John Richardson Gardens   Garden Design and Construction

The Garden at Babylonstoren

I zoom in and wait while Google Earth brings the N1 into focus. At exit 47 I follow the Klapmuts Road to the right, across the four-way stop, over the railway bridge and at the first road left, hit the ruler option and trace out exactly six kilometers. Shifting a little to the right I zoom closer. I am looking for a garden - not just any garden, but a fruit and vegetable garden of some ten thousand square meters. Possibly the biggest veggie patch I'm ever going to visit. I am looking for trees, planting, paths, pergolas and ponds. I see nothing. I check the date on the aerial photo - July 2009.

Just a little over two years ago and it didn't exist.
 
By all accounts the garden at Babylonstoren should be a work in progress, a grand idea awaiting the years and seasons to mold it into a fully realized dream. It should have seams, underdeveloped areas, sections where things didn't quite work out, places where the elements were still finding their balance. But there is none of that. On the contrary it has a sense of place and elegance that belies its tender age and even at just two years old it has the depth and complexity of a much older garden. Meticulously stitched into the landscape of the winelands, it is at once sumptuous and austere, experimental and methodic, contained yet expansive. It is a garden of polarity, parallels and playfulness, and I predict that it is going to be very famous in no time at all.

The French landscape architect, writer and culinary luminary Patrice Taravella, laid out the gardens in the ancient cruciform pattern first bought to Europe by the invading Moors during the seventh century. It is a precise architecture, with each area planted to a specific horticultural theme—no overlapping and no merging. Orderliness prevails as all elements within the space conform to the overarching template to create a mosaic tapestry on a grand scale. Lines of espaliered apples become regiments of raspberries, become hedges of Carrisa, become pergolas draped in passion fruit, grapes and the exquisitely fragrant climbing rose, Souvenir de la Malmaison. Where the lines intersect there are nodes of benches, pots, ponds and irrigation rills. The resulting space is a verdant matrix of regal proportions.

Everywhere you look there is abundance and each demarcation is jam-packed with anything and everything that is edible, medicinal or useful in some way. Pumpkins, brinjal, butternut, peaches, plums and olives, lettuce, tomatoes, kumquats, naartjies, bananas, watermelons and mielies - the list is endless. Even traditional fare like suurvye, prickly pear, noem-noem and erstwhile unknowns such as tree tomatoes and a secret sorghum from a Zulu homeland, have found their way into this over-flowing macrobiotic nirvana. 

But two rugby fields worth of immaculate garden doesn't look after itself. And 18 gardeners apply a judicious blend of ecological science, creativity and a shed load of clipping shears to maintain the order. Companion planting, trap crops, sacrificial crops, rotation blocks, regular composting and inter-planting are all used to keep the garden healthy. Everything is re-cycled or somehow utilized for the betterment of the greater space. Even the chickens and ducks have been roped in to help. Chickens are employed to weed the seeds from the chaff before using it as mulch (as well to contribute the occasional free-range egg) and the ducks are in work for their bug, slug and snail hunting expertise. And in return—well, let's just say they've been given generous housing in a nice part of town.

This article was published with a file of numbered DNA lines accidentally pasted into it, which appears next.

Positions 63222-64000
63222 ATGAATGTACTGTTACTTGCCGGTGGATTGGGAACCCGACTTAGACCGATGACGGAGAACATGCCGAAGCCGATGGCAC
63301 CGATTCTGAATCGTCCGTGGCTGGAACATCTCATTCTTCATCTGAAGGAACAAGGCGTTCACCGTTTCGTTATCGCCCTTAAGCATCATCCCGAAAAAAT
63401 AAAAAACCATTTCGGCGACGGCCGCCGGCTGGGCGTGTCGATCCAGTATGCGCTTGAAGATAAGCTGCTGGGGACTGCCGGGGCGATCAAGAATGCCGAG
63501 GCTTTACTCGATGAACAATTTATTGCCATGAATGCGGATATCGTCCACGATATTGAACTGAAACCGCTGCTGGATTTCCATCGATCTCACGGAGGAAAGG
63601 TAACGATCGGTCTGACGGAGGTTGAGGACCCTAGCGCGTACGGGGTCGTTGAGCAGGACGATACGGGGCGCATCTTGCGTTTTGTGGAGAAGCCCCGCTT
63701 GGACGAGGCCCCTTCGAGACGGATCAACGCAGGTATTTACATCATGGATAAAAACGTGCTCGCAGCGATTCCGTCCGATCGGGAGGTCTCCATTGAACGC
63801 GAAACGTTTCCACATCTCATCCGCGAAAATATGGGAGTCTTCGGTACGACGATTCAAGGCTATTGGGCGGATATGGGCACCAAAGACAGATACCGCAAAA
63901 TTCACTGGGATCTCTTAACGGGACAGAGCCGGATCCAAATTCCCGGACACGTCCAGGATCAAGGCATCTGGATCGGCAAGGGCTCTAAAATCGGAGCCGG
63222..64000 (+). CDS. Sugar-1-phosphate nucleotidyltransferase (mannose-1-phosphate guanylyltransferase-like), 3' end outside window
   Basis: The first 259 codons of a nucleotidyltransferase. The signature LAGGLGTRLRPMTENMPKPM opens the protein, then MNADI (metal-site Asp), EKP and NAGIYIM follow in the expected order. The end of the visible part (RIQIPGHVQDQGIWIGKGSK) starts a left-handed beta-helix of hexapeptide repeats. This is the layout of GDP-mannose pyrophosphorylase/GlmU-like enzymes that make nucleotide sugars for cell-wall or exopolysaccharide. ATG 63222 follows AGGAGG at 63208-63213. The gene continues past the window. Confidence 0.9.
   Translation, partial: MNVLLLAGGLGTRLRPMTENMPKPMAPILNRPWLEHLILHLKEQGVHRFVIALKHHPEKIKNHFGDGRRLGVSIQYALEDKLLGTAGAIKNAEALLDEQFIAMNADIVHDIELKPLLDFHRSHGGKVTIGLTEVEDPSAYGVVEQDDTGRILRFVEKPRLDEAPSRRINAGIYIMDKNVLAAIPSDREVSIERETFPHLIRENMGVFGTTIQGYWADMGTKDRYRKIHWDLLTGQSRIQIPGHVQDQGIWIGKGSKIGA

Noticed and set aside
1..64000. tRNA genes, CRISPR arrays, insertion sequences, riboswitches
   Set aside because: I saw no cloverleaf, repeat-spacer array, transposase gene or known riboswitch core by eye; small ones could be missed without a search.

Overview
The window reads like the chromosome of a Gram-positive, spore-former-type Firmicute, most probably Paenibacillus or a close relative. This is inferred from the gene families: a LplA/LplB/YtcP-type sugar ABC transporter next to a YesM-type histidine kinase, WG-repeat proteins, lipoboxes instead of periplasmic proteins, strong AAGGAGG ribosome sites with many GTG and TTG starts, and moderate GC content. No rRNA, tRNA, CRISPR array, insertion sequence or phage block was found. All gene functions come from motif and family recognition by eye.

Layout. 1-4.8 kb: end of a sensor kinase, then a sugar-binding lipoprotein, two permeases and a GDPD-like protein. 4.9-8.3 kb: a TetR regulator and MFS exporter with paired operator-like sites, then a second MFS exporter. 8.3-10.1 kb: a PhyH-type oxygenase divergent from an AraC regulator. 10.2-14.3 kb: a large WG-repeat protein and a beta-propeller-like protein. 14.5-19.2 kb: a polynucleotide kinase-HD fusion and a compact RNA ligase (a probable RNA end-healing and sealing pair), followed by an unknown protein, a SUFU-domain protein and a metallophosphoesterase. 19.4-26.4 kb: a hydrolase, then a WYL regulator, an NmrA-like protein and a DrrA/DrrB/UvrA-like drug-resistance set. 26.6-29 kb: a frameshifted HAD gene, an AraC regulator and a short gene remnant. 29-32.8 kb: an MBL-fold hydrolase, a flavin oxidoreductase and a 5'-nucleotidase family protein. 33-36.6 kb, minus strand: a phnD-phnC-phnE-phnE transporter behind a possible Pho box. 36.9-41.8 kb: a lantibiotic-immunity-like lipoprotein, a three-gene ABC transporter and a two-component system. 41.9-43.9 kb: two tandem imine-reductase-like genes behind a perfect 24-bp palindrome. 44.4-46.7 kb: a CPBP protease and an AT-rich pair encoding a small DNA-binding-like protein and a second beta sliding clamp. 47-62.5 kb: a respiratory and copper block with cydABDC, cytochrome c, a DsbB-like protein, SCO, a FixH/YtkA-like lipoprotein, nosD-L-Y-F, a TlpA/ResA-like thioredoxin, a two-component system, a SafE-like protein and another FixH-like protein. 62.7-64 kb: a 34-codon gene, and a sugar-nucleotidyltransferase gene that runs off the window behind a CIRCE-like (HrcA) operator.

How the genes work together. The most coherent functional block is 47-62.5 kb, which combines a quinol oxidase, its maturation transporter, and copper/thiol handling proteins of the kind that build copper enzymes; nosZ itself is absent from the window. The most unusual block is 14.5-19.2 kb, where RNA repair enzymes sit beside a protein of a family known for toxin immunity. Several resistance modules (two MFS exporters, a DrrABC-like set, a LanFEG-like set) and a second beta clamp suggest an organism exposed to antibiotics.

Despite the exacting architecture underpinning the garden, there is also a playfulness that catches one by surprise in places. Like the bird garden where an ancient tree is surround by dozens of conventional bird nests—plus two giant ones especially made for people. These fascinating woven baskets appear to be floating above the bulrushes and constitute the perfect hide-away. In other places the garden's workman-like structure gives way to a more introspective sensibility where, in one of my favorite nooks, a secret garden behind a whitewashed wall contains a carpet of comfrey beneath a grove of mulberry trees. Strangely, there are a dozen rocks suspended by ropes along the inner wall and consequently the space feels more like an art installation than a garden. It has a meditative quality that is almost a relief after the overwhelming profusion beyond its walls.

Then there are the stories. Like the one about the apple tree.  Propagated from the very same tree that dropped the apple on the head of the dozing Sir Isaac Newton (or so the story goes) it resides happily in the orchard quadrant, quietly awaiting its next sleeping genius. Admittedly I was tempted until realizing that with nothing but blossoms on it, I'd be waiting at least three months before I could expect any brainwaves. Besides I had just clicked that I could go to the tea garden, put my feet up and enjoy the fruits of this magnificent garden the way I like them best—on a plate. Now that’s what I call an epiphany.



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This article first appeared in Landscape Design and Garden Magazine.
Babylonstoren is open to the public for day visitors Wednesday – Sunday, from 09h00 - 17h00.  Entrance fee: R10.00. Make sure to do the one-hour garden tour. It is well presented, informative and enriches the experience of the garden.


Posted: 4/8/2012 (11:33:04 AM)

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